Qatar’s Doha officially launches a bid for the 2020 summer Games hours after Olympic officials allowed a shift in dates to avoid the extreme desert heat.
The International Olympic Committee (IOC) allowed Qatar to submit a bid with dates for the Games set for some two months later than usual, prompting the country’s Olympic Committee to officially declare Doha as a candidate city for the second consecutive time.
“In light of the decision of (IOC) President (Jacques) Rogge and the IOC Executive Board, I am delighted to formally announce Doha’s bid to host the Olympic and Paralympic Games in 2020,” Sheikh Tamim Bin Hamad al-Thani, head of Qatar’s Olympic Committee said in a statement.
“It is fitting that the dream of hosting the Games should come to the Middle East at this time; our bid can inspire peace and is a priority for our youthful region,” he said.
Apart from Doha, Rome, Madrid, Istanbul and Tokyo have all declared their intention to bid.
An IOC source told Reuters earlier that the approval of the September/October window for the Doha bid merely meant that the date would not be “a deal breaker”. The source said the bid would still have to solve issues regarding sports calendar scheduling and the health of athletes and visitors even during those dates.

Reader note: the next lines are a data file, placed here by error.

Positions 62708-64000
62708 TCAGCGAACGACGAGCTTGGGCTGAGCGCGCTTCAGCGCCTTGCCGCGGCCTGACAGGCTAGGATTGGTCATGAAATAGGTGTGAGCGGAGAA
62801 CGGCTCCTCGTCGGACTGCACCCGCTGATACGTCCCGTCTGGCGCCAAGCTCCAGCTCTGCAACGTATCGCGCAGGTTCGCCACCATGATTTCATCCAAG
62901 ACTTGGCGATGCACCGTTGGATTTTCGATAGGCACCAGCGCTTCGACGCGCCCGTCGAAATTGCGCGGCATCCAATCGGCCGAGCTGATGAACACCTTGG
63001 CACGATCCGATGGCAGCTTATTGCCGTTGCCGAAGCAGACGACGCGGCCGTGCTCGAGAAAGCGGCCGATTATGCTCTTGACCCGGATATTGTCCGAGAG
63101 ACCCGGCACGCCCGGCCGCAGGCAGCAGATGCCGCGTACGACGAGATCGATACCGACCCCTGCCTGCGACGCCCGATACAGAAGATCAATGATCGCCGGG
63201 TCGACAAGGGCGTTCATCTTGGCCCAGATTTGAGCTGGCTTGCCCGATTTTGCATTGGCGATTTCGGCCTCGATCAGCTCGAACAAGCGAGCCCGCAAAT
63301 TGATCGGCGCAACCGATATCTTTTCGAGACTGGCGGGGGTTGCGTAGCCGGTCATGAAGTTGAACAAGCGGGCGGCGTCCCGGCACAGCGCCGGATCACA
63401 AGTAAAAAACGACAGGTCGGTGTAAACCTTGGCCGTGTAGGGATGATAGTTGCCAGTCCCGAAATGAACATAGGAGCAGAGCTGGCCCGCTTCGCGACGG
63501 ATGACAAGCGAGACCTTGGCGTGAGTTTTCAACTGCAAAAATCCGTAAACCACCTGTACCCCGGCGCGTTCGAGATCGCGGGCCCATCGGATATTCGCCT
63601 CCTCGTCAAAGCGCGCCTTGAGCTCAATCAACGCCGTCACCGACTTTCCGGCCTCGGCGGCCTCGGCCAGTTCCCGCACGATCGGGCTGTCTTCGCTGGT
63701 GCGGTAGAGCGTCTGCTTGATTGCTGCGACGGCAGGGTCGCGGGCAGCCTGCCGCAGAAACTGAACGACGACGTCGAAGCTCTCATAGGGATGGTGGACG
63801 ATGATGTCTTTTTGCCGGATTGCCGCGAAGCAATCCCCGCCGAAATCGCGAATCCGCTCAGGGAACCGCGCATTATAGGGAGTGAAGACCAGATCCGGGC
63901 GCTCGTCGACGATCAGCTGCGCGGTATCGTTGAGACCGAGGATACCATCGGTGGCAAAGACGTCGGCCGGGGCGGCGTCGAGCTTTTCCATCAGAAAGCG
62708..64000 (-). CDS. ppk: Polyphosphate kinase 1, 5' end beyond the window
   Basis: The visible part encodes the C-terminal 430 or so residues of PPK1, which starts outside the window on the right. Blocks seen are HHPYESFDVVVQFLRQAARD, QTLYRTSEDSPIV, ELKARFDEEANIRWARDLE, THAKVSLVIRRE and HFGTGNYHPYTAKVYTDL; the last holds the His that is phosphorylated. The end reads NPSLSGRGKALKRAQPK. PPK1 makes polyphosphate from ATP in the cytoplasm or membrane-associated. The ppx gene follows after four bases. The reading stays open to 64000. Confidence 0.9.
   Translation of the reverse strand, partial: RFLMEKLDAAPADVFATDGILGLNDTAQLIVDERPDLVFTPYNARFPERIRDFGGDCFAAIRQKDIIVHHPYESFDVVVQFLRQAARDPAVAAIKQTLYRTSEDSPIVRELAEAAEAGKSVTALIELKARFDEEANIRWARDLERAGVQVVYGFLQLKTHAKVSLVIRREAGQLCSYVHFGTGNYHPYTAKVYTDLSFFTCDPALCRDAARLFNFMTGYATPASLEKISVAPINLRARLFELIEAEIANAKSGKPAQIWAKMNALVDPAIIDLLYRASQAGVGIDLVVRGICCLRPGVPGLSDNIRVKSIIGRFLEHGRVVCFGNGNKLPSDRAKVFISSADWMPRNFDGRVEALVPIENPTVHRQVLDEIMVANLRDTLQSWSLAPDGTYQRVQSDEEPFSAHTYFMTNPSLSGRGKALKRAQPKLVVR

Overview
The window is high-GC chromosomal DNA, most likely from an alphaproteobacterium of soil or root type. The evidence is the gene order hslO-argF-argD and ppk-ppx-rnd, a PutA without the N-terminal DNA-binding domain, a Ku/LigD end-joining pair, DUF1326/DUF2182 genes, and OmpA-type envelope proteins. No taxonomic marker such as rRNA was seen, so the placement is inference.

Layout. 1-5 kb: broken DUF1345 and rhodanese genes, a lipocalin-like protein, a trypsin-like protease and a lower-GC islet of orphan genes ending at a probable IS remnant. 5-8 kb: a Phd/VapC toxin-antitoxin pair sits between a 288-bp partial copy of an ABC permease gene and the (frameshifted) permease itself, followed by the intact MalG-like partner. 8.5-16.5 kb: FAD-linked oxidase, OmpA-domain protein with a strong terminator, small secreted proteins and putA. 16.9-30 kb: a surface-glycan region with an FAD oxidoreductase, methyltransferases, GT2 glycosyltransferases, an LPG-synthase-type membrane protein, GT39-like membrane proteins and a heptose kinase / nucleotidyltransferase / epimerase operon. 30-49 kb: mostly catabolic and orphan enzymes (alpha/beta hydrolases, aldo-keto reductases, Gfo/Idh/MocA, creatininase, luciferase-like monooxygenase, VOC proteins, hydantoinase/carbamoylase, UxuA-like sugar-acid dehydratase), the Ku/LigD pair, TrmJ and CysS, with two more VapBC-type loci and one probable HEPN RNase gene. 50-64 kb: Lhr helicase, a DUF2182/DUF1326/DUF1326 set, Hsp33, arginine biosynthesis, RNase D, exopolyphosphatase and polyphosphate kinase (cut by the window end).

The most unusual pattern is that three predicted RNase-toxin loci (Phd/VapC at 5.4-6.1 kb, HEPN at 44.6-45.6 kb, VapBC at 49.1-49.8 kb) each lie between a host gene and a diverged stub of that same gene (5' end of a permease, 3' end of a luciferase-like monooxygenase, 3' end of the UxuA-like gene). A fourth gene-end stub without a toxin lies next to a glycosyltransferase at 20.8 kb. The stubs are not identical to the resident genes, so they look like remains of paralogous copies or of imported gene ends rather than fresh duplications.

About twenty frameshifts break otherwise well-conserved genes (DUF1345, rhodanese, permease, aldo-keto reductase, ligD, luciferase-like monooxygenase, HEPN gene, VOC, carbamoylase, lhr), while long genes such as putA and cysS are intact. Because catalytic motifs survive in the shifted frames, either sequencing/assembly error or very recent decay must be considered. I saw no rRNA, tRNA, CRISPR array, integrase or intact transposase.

Qatar’s bid for the 2016 Olympics, eventually won by Rio, floundered on its insistence on holding the Games in October.
The deadline for submitting a bid for the 2020 Olympics is next Thursday and the host city will be announced at the IOC Session in September 2013.
Temperatures in Doha average more than 38 degrees Celsius from May to September before cooling a little.
Qatar will host the 2022 soccer World Cup and is committed to investing $20 billion to $25 billion in tourism infrastructure development over the next 11 years, the head of its state-run tourism authority told Reuters this week.
There is a precedent of a city shifting the Summer Games outside the traditional July/August window -- in 2000 the Sydney Olympics were held from Sept. 15 to Oct. 1.
Earlier this week, the United States Olympic Committee (USOC) said it would not submit a bid to stage the 2020 Summer Olympics.
New York, Chicago, Los Angeles, Minneapolis, Dallas, Tulsa and Las Vegas had all had discussions with the USOC about the 2020 race but the organization said there was not enough time to put together a winning bid ahead of the deadline.
“We would have loved to have a bid for 2020 emanating from the US and the US is the country that has organized most Olympic Games ever and greatly contributed to the Olympic movement and also great quality of Games,” Rogge said.
“But we respect and understand the position of USOC and we hope that there will be good bids in the future beyond 2020.”